Think of flash mob videos. As you watch them you start smiling. Well, they make me smile — even the awful ones.
Perhaps that’s why flash mobbing continues to have a loyal following and is still a fad after ten years.
Jerusalem: Classical music mob
Denver Airport: 'In the Mood' etc.
South Korea: 'Singing in the Rain'
Maryland students – a seated mob during a basketball game
The first flash mob flopped
The first flash mob occurred in New York City in 2003. It began as a sociology experiment created by Bill Wasik, senior editor of Wired Magazine. (He held the same position at Harper's Magazine in 2003.) He said this fad “started on a lark.”
After a failed first attempt, (when NYC authorities were tipped off) Wasik arranged the first successful flash mob on June 3, 2003. Over 100 people flash mobbed Macy’s rug department. Once assembled, the mob members told store clerks they all lived together in a commune and we’re buying a “love rug” for their home.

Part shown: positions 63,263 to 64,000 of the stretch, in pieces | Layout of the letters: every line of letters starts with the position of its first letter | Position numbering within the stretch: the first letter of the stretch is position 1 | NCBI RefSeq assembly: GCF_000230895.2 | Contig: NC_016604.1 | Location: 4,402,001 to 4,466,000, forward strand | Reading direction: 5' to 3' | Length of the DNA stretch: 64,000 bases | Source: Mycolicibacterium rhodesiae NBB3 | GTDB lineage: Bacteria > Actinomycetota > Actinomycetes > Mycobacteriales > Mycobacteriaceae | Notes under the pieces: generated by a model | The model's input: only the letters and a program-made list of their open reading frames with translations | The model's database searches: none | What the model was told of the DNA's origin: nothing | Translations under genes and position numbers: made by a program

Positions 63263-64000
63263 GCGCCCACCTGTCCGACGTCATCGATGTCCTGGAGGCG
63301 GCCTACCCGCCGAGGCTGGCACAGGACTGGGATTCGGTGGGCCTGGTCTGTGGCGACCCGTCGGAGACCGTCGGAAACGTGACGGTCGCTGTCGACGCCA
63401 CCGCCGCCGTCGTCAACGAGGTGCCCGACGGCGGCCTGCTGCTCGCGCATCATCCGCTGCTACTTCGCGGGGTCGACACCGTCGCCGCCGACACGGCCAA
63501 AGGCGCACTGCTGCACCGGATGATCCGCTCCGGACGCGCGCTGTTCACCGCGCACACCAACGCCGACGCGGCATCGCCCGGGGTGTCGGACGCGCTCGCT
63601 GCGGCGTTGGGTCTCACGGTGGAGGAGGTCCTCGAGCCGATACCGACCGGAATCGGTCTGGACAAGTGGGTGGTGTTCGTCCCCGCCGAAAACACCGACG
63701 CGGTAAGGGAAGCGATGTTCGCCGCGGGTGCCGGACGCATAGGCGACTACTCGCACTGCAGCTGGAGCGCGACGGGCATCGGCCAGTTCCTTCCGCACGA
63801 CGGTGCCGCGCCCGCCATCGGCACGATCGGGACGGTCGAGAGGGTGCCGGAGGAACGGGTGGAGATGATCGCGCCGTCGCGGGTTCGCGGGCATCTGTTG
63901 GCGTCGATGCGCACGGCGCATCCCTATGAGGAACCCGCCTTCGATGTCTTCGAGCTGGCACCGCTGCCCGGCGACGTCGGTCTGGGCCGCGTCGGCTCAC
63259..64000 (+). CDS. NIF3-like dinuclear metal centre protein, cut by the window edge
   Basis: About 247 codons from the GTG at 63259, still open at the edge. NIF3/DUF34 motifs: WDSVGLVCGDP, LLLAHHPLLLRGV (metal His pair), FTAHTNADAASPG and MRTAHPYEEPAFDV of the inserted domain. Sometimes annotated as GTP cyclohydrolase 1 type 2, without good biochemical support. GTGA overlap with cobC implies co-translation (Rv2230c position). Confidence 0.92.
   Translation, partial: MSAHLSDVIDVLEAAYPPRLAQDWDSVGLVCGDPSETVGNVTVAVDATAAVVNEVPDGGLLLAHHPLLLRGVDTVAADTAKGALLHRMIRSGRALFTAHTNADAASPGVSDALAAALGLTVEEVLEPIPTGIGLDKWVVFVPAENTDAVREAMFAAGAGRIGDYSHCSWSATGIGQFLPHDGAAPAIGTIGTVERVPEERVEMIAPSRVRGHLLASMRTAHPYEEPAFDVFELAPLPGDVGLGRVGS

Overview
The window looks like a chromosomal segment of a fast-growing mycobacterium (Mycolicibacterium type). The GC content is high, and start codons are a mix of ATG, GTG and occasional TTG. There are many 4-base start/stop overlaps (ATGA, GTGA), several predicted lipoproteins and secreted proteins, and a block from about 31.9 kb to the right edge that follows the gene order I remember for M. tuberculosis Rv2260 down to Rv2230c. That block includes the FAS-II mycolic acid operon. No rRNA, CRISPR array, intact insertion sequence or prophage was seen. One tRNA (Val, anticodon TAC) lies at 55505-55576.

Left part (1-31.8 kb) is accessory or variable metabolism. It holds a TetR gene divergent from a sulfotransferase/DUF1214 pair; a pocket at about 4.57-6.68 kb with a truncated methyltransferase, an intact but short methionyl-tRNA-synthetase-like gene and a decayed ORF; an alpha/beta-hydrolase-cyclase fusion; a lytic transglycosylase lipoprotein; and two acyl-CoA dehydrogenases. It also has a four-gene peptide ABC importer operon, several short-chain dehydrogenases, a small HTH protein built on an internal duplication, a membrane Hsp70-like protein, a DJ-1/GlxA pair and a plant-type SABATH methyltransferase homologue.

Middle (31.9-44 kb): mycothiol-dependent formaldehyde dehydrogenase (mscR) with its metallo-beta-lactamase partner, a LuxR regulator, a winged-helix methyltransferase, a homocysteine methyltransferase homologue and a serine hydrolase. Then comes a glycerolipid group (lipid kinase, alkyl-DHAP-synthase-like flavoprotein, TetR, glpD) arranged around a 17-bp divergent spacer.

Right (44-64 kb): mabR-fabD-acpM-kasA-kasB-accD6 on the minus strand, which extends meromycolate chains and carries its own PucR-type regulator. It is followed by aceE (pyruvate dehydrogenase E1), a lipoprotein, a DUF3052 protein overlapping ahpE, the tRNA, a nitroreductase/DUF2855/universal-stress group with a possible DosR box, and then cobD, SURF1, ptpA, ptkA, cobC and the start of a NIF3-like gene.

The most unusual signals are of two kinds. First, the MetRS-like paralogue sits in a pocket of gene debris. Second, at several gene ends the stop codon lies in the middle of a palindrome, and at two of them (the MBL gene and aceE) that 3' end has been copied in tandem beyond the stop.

Two days later, Wired News ran a story under the headline “Email Mob Takes Manhattan.” Bloggers picked up the story and soon Wasik was getting emails from others interested in the fad. Folks in San Francisco, Minneapolis, Boston and elsewhere asked him for flash mob advice.
The following month, Wasik staged a flash mob (MOB #3) in the lobby and mezzanine of a NYC hotel. The mobbers took their positions and on cue they burst into applause for 15 seconds. Many New Yorkers didn’t realize at the time, but they were witnessing the beginning of a cultural phenomenon.
Soon flash mobs popped up across the country, then they spread to Europe and were exported around the world. “Even the usually staid Swiss are getting into the act,” reported the Toronto Star in August 2003.
The fad hadn’t been christen “flash mob” in its early days. Wasik called his craze “mob.” He explains in Harper’s that he “developed a single maxim for myself, as custodian of the mob: ‘Anything that grows the mob is pro-mob.’ And in accordance with this principle, I gave interviews to all reporters who asked.